10. SS Eastland
SS Eastland was a passenger ship based in Chicago. In 1915 the vessel was chartered for a works outing to Michigan City, Indiana. Filled to capacity, the ship suddenly turned turtle in just 20 feet of water, apparently after a majority of the more than 2,700 passengers had assembled on one side. Part of the blame had to be new safety legislation, as the vessel was slightly top-heavy following the fitting of additional lifeboats to meet the new rules. As the ship rolled, hundreds became trapped or crushed by heavy furniture moving around inside the public areas and 845 poor people died.
9. MS Estonia
This ferry was in its sixteenth year of use when things went disastrously wrong on a crossing of the Baltic Sea in 1994. It transpired that the massive bow doors of the ship had not been closed properly so that it had been shipping water from the time it left port. As more poured into the ship, it began to list. Evacuation orders were issued just as the list to starboard steepened dramatically. Loss of power stopped the crew from making meaningful broadcasts for help. Of the 989 passengers and crew, 852 lost their lives.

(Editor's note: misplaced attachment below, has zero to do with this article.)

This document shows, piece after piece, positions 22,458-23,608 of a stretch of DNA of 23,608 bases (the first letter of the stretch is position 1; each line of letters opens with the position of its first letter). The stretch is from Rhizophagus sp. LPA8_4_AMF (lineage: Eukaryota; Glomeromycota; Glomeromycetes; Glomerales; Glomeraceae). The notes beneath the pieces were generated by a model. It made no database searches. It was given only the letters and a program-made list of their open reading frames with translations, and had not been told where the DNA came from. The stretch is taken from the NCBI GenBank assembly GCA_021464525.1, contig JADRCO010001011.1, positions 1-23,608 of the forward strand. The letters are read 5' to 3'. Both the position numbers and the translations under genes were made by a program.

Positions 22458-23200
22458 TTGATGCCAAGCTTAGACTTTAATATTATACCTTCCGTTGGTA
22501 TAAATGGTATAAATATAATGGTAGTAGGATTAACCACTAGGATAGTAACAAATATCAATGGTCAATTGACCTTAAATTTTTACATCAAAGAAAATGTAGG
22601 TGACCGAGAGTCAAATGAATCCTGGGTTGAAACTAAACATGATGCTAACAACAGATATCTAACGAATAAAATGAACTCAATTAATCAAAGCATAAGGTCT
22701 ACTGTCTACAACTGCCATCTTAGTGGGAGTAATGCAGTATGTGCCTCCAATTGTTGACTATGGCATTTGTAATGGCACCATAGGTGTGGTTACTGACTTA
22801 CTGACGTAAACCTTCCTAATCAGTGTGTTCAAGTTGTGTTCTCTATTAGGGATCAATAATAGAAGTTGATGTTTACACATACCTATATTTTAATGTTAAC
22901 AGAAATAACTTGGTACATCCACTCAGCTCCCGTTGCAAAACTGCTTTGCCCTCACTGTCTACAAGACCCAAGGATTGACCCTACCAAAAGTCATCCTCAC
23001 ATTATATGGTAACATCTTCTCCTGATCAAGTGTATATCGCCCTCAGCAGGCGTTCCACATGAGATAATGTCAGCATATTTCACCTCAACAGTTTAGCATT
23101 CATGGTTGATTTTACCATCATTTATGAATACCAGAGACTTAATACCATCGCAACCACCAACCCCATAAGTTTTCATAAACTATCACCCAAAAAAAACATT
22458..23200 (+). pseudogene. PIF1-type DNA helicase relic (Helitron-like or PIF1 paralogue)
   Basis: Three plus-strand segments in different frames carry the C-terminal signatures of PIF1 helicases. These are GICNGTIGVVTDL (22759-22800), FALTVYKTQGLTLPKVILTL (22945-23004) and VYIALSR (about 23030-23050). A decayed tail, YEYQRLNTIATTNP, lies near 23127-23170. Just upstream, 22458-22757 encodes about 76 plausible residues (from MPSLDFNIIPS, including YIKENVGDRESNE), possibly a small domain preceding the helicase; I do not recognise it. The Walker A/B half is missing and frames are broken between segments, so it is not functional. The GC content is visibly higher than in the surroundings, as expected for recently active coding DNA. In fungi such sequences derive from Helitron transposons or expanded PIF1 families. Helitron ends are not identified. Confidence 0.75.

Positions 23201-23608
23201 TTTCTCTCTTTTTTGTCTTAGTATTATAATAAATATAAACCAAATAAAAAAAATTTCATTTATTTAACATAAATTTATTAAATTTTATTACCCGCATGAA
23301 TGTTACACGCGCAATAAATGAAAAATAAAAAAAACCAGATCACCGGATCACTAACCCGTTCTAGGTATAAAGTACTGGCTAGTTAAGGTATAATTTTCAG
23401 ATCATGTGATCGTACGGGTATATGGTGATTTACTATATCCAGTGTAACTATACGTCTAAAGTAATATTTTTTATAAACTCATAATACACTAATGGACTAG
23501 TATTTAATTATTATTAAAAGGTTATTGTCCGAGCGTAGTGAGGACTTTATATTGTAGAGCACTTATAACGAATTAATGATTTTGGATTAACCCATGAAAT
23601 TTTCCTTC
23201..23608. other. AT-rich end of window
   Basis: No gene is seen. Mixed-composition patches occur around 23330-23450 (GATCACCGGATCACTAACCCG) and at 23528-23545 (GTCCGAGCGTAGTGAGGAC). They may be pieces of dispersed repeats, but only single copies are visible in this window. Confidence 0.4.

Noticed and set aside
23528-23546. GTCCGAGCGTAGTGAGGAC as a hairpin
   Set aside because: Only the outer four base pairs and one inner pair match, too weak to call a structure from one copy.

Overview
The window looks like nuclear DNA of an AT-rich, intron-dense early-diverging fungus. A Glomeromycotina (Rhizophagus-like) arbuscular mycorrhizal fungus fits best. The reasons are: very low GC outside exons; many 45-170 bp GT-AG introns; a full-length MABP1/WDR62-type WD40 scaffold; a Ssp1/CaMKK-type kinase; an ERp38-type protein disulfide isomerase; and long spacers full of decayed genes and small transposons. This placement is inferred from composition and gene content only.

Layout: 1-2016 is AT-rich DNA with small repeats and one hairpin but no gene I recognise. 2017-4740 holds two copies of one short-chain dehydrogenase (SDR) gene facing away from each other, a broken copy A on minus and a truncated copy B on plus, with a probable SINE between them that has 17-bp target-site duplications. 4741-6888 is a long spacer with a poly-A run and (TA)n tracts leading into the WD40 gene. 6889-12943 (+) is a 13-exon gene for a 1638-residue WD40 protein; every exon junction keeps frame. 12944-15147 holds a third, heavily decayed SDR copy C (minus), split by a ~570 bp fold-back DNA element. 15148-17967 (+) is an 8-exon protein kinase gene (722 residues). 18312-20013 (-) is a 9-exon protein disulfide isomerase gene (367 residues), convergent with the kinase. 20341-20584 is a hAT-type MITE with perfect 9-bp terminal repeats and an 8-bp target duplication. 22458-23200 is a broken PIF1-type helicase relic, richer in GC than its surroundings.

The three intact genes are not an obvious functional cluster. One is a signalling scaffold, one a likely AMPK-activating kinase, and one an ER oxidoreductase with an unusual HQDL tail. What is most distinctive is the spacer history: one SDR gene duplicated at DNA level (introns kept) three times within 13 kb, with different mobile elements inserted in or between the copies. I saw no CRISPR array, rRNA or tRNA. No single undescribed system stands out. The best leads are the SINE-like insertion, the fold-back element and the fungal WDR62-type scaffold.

8. RMS Empress of Ireland
The Empress was an ocean liner built on the Clyde in Scotland in 1906. She left Quebec City in 1914, bound for Liverpool and carrying almost 1,500 people in total. On the next day, this unfortunate vessel was hit by a Norwegian ship laden with coal. The liner was so badly damaged that she rolled over to sink in just 14 minutes. Among the 1,012 dead were 279 women and 134 children. Amazingly, one survivor was a fireman who had already survived the sinking of the Titanic.
7. The General Slocum Paddle Steamer
General Slocum was chartered on June 15, 1904, setting off in the morning with 1,300 passengers. A fire broke out soon after departure, but Captain Van Schaick did not find out about it soon enough. No maintenance had been done on the ship’s safety equipment. Fire hoses fell apart and lifeboats were tied up and out of reach. Life preservers, manufactured in 1891 and hung above the deck, unprotected from the elements for thirteen years, proved useless and fell apart in the passengers’ hands.